Some hot water this week for Rep. Matt Gaetz. The Sunshine State Republican and adroit controversialist stands accused of everything from having sex with a 17-year-old girl to throwing orgies with underage prostitutes to showing his fellow lawmakers pictures of nude women on the House floor. He has yet to be caught chucking an alligator into a drive-thru window or attacking a Disney princess with a flamethrower, but even by Florida Man standards these are serious charges.

The Justice Department has opened an investigation, while Gaetz himself has denied everything, claiming he’s being extorted. And certainly he deserves due process and the benefit of the doubt. Yet the allegations against him raise a thorny question: where do Republicans draw the line on sexual misconduct? How much bad behavior is the party of family values willing to stomach for the sake of exercising power?

Once upon a time, the answer was perhaps a bit more unsparing. The gold standard for Republican sex persecutions is, of course, Bill Clinton, who was impeached but not convicted in 1998 for lying about his affair with Monica Lewinsky. (This was a bit like nabbing Al Capone for tax evasion, but that’s another story for another time.) Yet what’s often forgotten is that the glaring spotlight on Clinton also uncovered several instances of Republican lechery. Newt Gingrich was revealed to have had affairs, his would-be successor Bob Livingston copped to the same, and GOP representatives Dan Burton, Bob Barr and Helen Chenoweth all got snagged in the extramarital dragnet.

Before that, there was Sen. Bob Packwood, dogged by dozens of misconduct accusations and ultimately damned by confessions in his own diary. Afterwards came Rep. Mark Foley, who sent sexually charged emails to congressional pages. And of course, who could ever forget Sen. Larry Craig, arrested for making advances against an undercover male cop in a men’s bathroom by probing his foot into the adjacent stall? Craig later defended himself by claiming he had a wide stance while sitting on the john, which I think is what people mean when they pine for the lost comity of the Senate.

I bring all this up not because it’s funny — though some of it is — but to point out that the accountability dodged by Clinton nevertheless ensnared many of his Republican opponents. Gingrich was ultimately felled by his ethical lapses and Livingston’s affairs ended his bid to become speaker. Packwood, Foley, and Craig are all gone. Throw in former Nevada senator John Ensign, who stepped down after it was revealed he tried to hide an extramarital affair, as well as a host of lascivious House nobodies hauled off via tumbril in the dead of night, and the Republican attitude towards sexual scandal is clearly more complex than the mere hypocrisy often claimed by Democrats.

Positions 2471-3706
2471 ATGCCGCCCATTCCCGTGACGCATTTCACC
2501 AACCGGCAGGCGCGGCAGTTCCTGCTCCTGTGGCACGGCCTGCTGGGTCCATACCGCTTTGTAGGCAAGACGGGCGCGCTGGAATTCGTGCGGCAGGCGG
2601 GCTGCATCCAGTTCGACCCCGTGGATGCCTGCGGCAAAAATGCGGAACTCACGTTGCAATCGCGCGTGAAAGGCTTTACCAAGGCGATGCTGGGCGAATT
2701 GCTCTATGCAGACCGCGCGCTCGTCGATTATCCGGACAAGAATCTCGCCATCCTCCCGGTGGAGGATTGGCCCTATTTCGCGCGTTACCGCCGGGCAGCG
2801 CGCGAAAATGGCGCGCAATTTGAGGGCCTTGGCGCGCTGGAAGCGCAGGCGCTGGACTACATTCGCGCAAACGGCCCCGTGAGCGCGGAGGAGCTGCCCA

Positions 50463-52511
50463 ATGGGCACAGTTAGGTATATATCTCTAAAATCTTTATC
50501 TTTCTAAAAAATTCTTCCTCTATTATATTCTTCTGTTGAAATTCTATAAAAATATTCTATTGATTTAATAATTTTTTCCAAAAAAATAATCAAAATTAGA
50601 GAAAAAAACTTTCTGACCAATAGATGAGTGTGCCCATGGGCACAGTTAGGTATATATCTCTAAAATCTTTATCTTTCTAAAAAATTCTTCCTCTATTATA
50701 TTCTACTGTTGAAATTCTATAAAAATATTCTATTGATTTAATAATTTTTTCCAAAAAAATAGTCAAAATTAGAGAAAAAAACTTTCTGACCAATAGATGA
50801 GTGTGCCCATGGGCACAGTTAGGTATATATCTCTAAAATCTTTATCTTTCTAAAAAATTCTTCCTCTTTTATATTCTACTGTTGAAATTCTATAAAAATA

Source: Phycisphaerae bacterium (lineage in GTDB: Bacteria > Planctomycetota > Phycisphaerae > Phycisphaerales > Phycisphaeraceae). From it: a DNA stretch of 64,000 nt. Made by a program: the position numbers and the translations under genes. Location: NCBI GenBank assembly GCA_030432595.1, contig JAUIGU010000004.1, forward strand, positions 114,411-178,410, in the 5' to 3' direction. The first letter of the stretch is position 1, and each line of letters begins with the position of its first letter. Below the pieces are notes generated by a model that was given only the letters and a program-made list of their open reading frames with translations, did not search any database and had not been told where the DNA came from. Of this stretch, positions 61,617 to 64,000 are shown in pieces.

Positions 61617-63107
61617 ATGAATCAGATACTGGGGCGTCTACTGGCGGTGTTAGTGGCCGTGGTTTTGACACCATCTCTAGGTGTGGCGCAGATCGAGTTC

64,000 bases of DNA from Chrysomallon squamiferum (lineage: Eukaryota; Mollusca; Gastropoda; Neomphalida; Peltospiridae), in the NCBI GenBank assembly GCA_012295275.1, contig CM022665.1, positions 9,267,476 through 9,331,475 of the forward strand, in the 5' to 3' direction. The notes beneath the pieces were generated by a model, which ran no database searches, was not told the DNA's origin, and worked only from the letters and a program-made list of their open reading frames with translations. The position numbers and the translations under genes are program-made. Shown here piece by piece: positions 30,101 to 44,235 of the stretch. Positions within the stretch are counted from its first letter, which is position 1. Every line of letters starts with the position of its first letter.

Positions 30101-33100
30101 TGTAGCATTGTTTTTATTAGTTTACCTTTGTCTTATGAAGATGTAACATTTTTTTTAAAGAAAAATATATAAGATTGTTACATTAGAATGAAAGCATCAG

Some of this reflects American attitudes generally, which are still more puritanical than we like to think. For all our supposed sexual liberation, we’re not the French. We don’t like it when our elites sleep around. All of which bodes poorly for Rep. Gaetz if the charges against him hold up. And right on cue, there was House Minority Leader Kevin McCarthy last week, solemnly pledging to remove Gaetz from his congressional committee seats if he’s found to be guilty.

Yet it’s also worth noting that two media-savvy and therefore powerful House Republicans, Jim Jordan and Marjorie Taylor Greene, have seen fit to defend Gaetz. And while they don’t speak for the GOP, they do hint at an important truth: the tectonics of sexual scandal on the right have shifted. This has come courtesy of two men, Donald Trump and Brett Kavanaugh, both of whom were accused of misconduct by multiple women, credibly in the former’s case and much less so in the latter’s. Yet conservatives sprang fiercely to their defense. They treated the allegations not as moral failings by the accused, but as smear campaigns by the accusers.

As conservatives have come to feel more existentially threatened by the left, they’ve also become more defensive of their own, going to bat for anyone who’s willing to fight for the team. And as they’ve become more defensive, they’ve likewise become more willing to overlook the shortcomings (if not the apostasies) of those who march under their sigil. Politics has grown more zero-sum and Machiavellian. Trump in particular has taught them that a champion need not be perfect or even good to do battle on their behalf. That isn’t to say conservatives ignored the former president’s failings, but they did balance them against what they saw as his combative advantages. Conversations about Trump inevitably began with: ‘I’m not saying he’s perfect but…’

As with Trump, Matt Gaetz has made a name for himself as a smash-mouth cable news gladiator. And because in our talky, post-Trump media, such theatrics are equated with ‘fighting’, it’s very possible that conservatives might yet form rank around Gaetz. Because don’t we need all hands on deck to stop the Biden agenda? What about Juanita Broaddrick and Lindsey Boylan and Tara Reade? Why should we play by a different set of rules than the left? And why should we ever trust the Biden DOJ?

The irony is that in practice this is actually closer to that more decorous Congress of yore, filled with adulterers and whiskey-for-breakfasters who ignored each other’s sins in favor of political consensus. The lesson is the same as it’s always been: power both corrupts and attracts the corrupted.